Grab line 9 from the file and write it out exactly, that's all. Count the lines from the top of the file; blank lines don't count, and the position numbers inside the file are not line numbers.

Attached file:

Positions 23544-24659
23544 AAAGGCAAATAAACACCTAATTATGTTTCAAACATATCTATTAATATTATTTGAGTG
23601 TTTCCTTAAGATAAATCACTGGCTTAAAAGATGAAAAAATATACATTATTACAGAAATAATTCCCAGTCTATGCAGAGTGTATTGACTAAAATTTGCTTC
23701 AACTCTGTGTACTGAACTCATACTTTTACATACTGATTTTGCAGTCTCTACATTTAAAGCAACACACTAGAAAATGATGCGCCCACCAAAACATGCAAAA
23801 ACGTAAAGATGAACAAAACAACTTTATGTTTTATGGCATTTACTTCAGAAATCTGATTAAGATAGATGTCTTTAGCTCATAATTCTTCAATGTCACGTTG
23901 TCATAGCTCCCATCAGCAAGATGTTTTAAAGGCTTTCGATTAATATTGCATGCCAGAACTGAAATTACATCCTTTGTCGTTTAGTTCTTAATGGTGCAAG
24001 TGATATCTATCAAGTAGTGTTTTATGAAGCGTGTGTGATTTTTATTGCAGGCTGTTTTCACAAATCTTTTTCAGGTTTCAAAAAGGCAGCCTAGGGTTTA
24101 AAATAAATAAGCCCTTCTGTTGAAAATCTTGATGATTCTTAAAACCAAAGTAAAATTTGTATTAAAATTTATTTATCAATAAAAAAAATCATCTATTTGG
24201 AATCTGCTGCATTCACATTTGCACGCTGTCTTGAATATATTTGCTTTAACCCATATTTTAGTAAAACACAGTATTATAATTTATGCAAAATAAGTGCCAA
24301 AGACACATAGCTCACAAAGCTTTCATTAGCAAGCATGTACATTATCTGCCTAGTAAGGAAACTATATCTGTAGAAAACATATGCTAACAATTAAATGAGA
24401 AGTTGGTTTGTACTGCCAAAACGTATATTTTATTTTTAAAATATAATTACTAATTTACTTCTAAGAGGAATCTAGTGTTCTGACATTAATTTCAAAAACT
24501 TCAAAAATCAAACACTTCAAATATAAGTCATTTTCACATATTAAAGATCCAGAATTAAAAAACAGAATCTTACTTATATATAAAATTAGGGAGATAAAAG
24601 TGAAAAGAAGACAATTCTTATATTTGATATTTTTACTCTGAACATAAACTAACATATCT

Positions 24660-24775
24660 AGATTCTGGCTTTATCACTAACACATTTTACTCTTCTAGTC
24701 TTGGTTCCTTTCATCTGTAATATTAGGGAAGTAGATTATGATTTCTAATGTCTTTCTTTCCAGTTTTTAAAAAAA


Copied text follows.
24201 AATCTGCTGCATTCACATTTGCACGCTGTCTTGAATATATTTGCTTTAACCCATATTTTAGTAAAACACAGTATTATAATTTATGCAAAATAAGTGCCAA